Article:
Ariane 4

The Ariane 4 was a European expendable space launch system, developed by the Centre national d'études spatiales (CNES), the French space agency, for the European Space Agency (ESA). It was manufactured by ArianeGroup and marketed by Arianespace. Since its first flight on 15 June 1988 until the final flight on 15 February 2003, it attained 113 successful launches out of 116 total launches.

Ariane 4
The 52nd Ariane 4 carrying TOPEX/Poseidon satellite.
FunctionExpendable launch vehicle
ManufacturerArianeGroup
Country of originEurope
Size
Height58.72 m (192.7 ft)
Diameter3.8 m (12 ft)
Mass240,000–470,000 kg (530,000–1,040,000 lb)
Stages3[1]
Capacity
Payload to LEO[altitude and inclination needed]
Mass5,000–7,600 kg (11,000–16,800 lb)
Payload to GTO
Mass2,000–4,300 kg (4,400–9,500 lb)
Launch history
StatusRetired
Launch sitesKourou, ELA-2
Total launches116
(40: 7, 42P: 15, 42L: 13)
(44P: 15, 44LP: 26, 44L: 40)
Success(es)113
(40: 7, 42P: 14, 42L: 13)
(44P: 15, 44LP: 25, 44L: 39)
Failure(s)3 (42P: 1, 44L: 1, 44LP: 1)
First flight
  • 40: 22 January 1990
  • 42P: 20 November 1990
  • 42L: 12 May 1993
  • 44P: 4 April 1991
  • 44LP: 15 June 1988
  • 44L: 5 June 1989
Last flight
  • 40: 3 December 1999
  • 42P: 4 May 2002
  • 42L: 23 January 2002
  • 44P: 25 September 2001
  • 44LP: 27 November 2001
  • 44L: 15 February 2003
Boosters (Ariane 42L, 44LP or 44L) – PAL
No. boosters0, 2 or 4
EnginesViking 6
Thrust752.003 kN
Specific impulse278 seconds
Burn time142 seconds
PropellantN2O4 / UDMH
Boosters (Ariane 42P, 44LP or 44P) – PAP
No. boosters0, 2 or 4
Thrust650 kN
Burn time33 seconds
PropellantCTPB 1613
First stage – L220
Engines4 Viking 5C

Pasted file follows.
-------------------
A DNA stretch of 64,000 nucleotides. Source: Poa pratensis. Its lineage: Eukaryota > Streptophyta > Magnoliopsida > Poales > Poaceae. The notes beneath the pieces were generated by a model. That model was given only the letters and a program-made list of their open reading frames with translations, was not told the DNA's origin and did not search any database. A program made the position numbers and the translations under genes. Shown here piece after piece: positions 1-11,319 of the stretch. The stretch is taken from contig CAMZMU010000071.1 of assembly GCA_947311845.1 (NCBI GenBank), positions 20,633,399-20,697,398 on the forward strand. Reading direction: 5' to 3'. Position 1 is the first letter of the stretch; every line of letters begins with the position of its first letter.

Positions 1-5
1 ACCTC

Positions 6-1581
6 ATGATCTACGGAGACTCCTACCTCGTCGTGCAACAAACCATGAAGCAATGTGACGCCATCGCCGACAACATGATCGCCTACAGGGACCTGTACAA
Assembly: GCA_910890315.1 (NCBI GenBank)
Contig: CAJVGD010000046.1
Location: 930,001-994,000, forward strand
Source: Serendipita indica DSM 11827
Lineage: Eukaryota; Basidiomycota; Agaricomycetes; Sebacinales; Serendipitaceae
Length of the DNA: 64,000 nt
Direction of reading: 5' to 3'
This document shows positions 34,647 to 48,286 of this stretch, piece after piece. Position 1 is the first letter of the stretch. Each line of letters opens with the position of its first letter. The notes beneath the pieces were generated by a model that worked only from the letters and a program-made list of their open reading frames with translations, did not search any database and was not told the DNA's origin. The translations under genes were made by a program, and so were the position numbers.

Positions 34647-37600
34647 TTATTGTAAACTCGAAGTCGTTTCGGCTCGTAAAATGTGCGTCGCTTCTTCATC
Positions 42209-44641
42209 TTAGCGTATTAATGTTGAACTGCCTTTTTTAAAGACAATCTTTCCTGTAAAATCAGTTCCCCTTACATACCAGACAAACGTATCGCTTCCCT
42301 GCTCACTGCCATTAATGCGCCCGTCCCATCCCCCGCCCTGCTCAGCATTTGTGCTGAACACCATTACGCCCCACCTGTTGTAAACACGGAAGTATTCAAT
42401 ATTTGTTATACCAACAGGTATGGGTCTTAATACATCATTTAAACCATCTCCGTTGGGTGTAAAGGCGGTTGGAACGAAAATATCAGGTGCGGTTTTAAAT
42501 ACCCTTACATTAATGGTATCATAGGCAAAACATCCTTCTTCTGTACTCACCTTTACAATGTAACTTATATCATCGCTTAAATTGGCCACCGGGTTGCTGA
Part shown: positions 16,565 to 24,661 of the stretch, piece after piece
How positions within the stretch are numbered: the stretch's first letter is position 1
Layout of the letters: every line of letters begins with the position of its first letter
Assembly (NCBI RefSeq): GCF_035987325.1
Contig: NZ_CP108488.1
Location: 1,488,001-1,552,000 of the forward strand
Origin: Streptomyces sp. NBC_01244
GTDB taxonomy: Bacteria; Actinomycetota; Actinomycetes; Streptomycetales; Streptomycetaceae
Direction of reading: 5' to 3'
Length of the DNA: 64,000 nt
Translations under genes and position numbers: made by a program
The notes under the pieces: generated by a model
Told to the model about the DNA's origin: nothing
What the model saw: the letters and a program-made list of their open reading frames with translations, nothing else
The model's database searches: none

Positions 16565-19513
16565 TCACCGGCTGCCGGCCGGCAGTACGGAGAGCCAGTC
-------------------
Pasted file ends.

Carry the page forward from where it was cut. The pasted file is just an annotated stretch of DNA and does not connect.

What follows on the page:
Thrust3,034.1 kN
Specific impulse278 seconds
Burn time205 seconds
PropellantN2O4 / UDMH
Second stage – L33
Engines1 Viking 4B
Thrust720.965 kN
Specific impulse296 seconds
Burn time132 seconds
PropellantN2O4 / UDMH
Third stage – H10
Engines1 HM7-B
Thrust62.703 kN
Specific impulse446 seconds
Burn time759 seconds
PropellantLH2 / LOX

In 1982, the Ariane 4 program was approved by ESA. Drawing heavily upon the preceding Ariane 3, it was designed to provide a launcher capable of delivering heavier payloads and at a lower cost per kilogram than the earlier members of the Ariane family. The Ariane 4 was principally an evolution of the existing technologies used, as opposed to being revolutionary in its design ethos; this approach quickly gained the backing of most ESA members, who funded and participated in its development and operation. Capable of being equipped with a wide variety of strap-on boosters, the Ariane 4 gained a reputation for being an extremely versatile launcher.

Once in service, the launcher soon became recognized for being ideal for launching communications and Earth observation satellites, as well as those used for scientific research. During its working life, the Ariane 4 managed to capture 50% of the market in launching commercial satellites, soundly demonstrating Europe's ability to compete in the commercial launch sector.[2] In February 2003, the final Ariane 4 was launched; Arianespace had decided to retire the type in favour of the newer and larger Ariane 5, which effectively replaced it in service.